Ryan distinguishes five objections in Bayle’s treatment of Spinoza: (1) the argument from compositeness of extension: substance monism is incompatible with substance having extension as an attribute, which consists of real parts, which are beings per se and as such substances themselves; (2) the argument from incompatible properties that the single substance would have; (3) the argument from mutability that follows from the separability of the parts of extension; (4) the argument from the identity of attributes based on the real identity of attributes with substance; (5) the argument from divine goodness that God as the only subject of predication would be the author of evil, would struggle against himself, etc.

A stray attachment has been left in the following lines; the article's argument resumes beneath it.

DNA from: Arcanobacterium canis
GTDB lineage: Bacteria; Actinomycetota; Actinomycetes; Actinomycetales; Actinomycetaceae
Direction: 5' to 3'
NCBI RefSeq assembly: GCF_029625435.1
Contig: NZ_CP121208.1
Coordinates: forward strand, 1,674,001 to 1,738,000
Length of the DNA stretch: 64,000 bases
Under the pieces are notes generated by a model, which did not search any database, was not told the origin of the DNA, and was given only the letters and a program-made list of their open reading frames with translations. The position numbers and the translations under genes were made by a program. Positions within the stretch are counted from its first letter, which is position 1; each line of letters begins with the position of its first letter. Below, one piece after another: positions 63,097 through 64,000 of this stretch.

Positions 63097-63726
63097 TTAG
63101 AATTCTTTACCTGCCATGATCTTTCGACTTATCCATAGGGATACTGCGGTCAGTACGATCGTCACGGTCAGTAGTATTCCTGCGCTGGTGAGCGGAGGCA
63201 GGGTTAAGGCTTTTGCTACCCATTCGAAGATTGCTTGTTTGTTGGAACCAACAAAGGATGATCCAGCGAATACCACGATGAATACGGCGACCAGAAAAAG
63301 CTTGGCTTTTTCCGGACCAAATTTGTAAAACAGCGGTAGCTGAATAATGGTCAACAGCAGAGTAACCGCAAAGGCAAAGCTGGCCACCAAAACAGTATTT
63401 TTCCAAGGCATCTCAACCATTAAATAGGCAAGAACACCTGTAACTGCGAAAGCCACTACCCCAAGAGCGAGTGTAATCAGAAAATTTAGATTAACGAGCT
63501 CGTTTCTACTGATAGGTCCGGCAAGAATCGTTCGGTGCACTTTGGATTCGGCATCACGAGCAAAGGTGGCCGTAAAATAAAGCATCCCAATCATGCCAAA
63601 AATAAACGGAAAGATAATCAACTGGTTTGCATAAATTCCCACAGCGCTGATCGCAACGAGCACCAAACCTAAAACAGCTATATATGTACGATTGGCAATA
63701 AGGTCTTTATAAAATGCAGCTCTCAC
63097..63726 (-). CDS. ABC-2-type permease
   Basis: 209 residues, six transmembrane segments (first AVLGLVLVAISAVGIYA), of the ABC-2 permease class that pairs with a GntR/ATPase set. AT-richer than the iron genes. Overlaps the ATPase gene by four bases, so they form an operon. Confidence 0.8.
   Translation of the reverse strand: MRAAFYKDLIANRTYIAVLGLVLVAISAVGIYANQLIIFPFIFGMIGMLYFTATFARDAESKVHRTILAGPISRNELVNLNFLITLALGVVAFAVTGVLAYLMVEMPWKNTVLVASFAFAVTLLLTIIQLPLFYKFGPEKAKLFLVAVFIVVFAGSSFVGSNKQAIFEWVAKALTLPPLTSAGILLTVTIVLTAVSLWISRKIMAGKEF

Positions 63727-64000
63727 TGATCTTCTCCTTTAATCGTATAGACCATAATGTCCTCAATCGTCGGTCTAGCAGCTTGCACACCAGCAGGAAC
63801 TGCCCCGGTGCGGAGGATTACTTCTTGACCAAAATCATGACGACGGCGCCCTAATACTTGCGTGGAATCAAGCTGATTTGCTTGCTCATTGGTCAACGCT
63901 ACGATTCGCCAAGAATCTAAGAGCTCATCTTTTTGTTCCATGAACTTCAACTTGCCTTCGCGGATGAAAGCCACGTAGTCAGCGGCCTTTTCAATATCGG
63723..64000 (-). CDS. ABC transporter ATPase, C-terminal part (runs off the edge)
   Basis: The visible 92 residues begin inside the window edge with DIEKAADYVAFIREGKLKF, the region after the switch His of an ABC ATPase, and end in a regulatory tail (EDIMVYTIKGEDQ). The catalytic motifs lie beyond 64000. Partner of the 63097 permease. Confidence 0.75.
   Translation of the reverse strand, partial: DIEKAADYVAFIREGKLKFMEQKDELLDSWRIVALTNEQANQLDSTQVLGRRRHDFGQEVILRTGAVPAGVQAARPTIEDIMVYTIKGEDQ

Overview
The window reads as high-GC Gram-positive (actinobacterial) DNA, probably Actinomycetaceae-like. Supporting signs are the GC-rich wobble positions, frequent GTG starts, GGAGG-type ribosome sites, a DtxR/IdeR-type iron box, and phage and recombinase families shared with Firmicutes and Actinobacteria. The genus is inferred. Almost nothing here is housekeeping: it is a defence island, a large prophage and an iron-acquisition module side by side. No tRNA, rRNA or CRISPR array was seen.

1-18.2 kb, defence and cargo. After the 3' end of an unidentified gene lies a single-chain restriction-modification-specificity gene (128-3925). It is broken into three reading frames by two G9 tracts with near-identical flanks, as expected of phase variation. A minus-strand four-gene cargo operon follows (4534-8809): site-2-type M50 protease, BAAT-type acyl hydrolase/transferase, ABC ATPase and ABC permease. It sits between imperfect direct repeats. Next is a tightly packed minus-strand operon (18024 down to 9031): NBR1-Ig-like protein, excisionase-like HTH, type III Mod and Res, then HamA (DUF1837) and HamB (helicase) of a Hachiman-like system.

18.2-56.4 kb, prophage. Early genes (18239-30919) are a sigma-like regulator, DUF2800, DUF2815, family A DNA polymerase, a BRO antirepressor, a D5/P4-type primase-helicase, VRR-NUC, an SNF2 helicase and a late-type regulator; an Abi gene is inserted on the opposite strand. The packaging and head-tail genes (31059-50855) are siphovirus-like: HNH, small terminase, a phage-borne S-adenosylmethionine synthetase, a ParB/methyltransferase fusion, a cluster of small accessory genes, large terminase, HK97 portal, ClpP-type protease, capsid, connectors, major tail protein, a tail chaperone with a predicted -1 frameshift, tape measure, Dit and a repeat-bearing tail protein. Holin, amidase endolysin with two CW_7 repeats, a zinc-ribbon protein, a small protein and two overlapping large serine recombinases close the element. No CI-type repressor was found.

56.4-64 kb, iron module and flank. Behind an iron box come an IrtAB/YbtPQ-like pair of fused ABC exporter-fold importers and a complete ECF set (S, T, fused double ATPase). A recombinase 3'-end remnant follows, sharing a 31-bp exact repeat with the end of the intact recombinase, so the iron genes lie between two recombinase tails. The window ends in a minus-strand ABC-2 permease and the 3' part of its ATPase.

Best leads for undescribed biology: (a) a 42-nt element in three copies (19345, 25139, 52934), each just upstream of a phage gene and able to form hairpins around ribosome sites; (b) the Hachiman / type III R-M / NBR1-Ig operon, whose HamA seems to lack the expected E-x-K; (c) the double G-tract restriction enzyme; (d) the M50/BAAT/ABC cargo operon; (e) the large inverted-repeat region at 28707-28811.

A final chapter shows the use to which Bayle puts the doctrine of continuous creation in dealing with the metaphysical problems of motion within the rather crude version of mechanism to which Bayle appeals. Even so, that version of mechanism has its limits according to Bayle, since to account for the formation and development of living things, even Malebranche’s preformationism is insufficient, and immaterial, intelligent forces, beyond even Cudworth’s plastic natures, must be invoked.

The chapter and the book come to an end with a judicious discussion of the contest Bayle poses between Christian theism and Stratonian atheism, both of which he sees as beset with rationally ineliminable objections, the problem of evil and the inconceivability of creation against the former, and the violation of the quod nescis principle and the inexplicability of any principle of self-motion against the latter. Ryan begs off any further investigation due to the “extraordinarily interpretive question of Bayle’s ultimate attitude toward atheism and fideism” (p.158).